"Whilst it hasn't been confirmed exactly what was stolen, compromised mail servers can be a good source of sensitive information for an attacker, allowing them to siphon off message content and attachments. This is why multi-factor access control such as two-factor authentication is important, especially for admins. It makes it much harder to gain illicit access in the first place, and provides a warning if someone is trying to log in without your knowledge.
“Additionally, if staff's stored emails were encrypted, which arguably most sensitive content should be, then it would be impossible to decrypt each one, even with administrator access. However, if they are not and the attacker has enough time on target, hacked mail servers can provide a wealth of information."
Javvad Malik, security advocate at AlienVault, adds: "The unfortunate incident demonstrates that even the largest of organisations can sometimes overlook fundamental security practices such as not enabling two-factor authentication on administrative accounts."
"It also highlights the importance of ongoing monitoring and threat detection so that any malicious activity can be detected and responded to in a timely manner."
Nigel Hawthorn, chief European spokesperson at Skyhigh Networks, is more critical in his comments saying, “Every day that I read another major organisation has lost data due to misconfiguration, patches not implemented or user password loss I despair at our lack of appropriate IT security. It's shocking if a system was set up with a simple password allowing access to major business information.
“It should be imperative that users have least privilege access, admins should not be able to access business information, everyone should deploy multi-factor authentication, and users and traffic should be measured for unusual patterns – constant vigilance is key. You have to be paranoid because cyber-criminals ARE out to get you”.
Rob Wilkinson, corporate security specialist at internet security company Smoothwall is equally harsh in his criticism, saying companies should practice what they preach: “When an organisation that openly emphasises cyber-security as paramount to any business, is then itself found to be the victim of a major cyber-breach – as with the case of Deloitte – it asks some very serious questions of a company which may have been leaking highly-sensitive information since October last year. For a company reporting a near US$40 billion revenue ... what's clear is that not enough of that money has been poured into protecting names, emails and plans of some of its biggest clients in the case of a hack. For Deloitte, this could lead to serious financial and reputational damage, more so than any other company – it's clearly not practising what it preaches.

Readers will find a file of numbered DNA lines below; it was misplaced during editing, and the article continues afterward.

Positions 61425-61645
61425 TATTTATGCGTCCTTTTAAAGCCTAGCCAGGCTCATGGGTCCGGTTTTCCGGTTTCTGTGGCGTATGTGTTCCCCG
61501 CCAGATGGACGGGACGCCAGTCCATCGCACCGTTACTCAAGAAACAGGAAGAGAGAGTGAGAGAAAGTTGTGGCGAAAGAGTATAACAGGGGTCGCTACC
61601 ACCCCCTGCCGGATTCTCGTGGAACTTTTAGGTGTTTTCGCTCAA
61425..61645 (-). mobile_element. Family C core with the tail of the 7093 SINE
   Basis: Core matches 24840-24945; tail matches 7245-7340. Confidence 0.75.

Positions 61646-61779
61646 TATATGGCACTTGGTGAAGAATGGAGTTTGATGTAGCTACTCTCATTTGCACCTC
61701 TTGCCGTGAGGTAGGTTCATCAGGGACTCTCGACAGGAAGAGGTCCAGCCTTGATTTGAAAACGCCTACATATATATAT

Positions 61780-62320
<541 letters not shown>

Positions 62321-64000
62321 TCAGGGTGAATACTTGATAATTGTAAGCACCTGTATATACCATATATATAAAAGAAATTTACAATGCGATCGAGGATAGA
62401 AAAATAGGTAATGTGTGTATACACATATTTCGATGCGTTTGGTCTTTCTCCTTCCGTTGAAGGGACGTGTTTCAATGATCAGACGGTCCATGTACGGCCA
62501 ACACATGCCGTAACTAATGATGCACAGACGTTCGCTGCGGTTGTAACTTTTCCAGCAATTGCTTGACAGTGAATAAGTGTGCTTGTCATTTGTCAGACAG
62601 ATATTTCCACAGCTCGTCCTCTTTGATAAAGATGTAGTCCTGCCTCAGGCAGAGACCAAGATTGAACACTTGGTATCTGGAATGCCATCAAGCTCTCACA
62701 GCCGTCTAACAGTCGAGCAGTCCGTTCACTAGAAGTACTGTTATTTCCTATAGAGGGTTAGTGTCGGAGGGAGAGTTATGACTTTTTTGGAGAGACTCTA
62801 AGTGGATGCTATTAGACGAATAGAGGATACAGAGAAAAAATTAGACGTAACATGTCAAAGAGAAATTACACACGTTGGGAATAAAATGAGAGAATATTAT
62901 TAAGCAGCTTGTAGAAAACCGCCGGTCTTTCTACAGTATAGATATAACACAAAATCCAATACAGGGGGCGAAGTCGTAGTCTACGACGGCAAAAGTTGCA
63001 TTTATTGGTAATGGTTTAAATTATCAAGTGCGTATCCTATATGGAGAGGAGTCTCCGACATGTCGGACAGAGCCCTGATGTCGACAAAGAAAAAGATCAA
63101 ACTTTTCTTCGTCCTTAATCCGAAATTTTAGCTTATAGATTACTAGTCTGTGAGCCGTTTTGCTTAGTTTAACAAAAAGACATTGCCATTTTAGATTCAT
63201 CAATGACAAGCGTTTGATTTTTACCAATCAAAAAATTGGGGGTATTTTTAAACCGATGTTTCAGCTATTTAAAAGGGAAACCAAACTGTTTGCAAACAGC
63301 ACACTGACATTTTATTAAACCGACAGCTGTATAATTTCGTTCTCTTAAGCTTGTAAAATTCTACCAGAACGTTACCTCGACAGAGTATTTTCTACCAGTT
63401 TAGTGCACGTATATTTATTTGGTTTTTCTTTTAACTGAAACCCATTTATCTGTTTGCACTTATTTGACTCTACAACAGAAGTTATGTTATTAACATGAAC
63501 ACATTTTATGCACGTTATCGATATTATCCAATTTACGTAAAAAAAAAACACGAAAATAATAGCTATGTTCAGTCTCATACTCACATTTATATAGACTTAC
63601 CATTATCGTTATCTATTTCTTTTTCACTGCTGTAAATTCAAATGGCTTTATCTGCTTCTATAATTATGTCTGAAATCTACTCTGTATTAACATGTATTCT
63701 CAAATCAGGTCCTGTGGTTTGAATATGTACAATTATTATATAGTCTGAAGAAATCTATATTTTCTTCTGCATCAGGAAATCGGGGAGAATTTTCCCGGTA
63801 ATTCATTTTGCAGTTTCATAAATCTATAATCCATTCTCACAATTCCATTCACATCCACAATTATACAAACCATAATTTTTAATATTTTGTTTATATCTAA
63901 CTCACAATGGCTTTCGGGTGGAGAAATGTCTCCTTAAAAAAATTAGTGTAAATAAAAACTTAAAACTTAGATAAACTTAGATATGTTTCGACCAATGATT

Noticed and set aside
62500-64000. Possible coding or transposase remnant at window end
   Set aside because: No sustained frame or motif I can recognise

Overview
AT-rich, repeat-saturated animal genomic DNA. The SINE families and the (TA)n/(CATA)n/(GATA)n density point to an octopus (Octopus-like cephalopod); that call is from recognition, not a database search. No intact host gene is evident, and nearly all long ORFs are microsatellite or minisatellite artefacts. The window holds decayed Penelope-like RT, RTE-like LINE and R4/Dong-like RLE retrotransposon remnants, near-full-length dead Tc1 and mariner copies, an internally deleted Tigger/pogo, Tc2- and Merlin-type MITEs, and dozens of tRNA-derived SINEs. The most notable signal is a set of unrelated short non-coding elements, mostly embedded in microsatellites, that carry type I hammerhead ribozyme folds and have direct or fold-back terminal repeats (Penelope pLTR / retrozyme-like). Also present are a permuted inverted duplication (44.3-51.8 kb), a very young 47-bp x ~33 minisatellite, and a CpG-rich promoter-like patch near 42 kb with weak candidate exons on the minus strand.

“While you would assume Deloitte has the appropriate monitoring, encryption and threat detection in place, it's clearly not enough to protect them from this type of “access all areas” hack.”
Sam Curry, CSO for Cybereason notes, “...if access was gained through an “administrator's account” that, in theory, gave hackers unrestricted “access to all areas' of the network, then this is a wake-up call for corporations to at a minimum have two-step authentication in place as opposed to a single password. Keep in the mind, thousands of other companies ....have been breached but have thus far managed to stay out of the headlines. Trust me, other breaches have occurred.
“I urge all corporations to immediately build out a hunting practice and to improve their security hygiene and their ability stop attackers by deploying a strategy where they can disrupt the hackers early in the process by likewise getting it right once and being able to respond, preventing attackers from setting up beachheads and back doors. Of course, garden variety threats need to be able to be detected, but the sophisticated threats need to be found and stopped earlier as well. Corporations also need a professional, modern CIRC, a real strategy for segmentation and good hygiene and to elevate the way security is managed and operated.”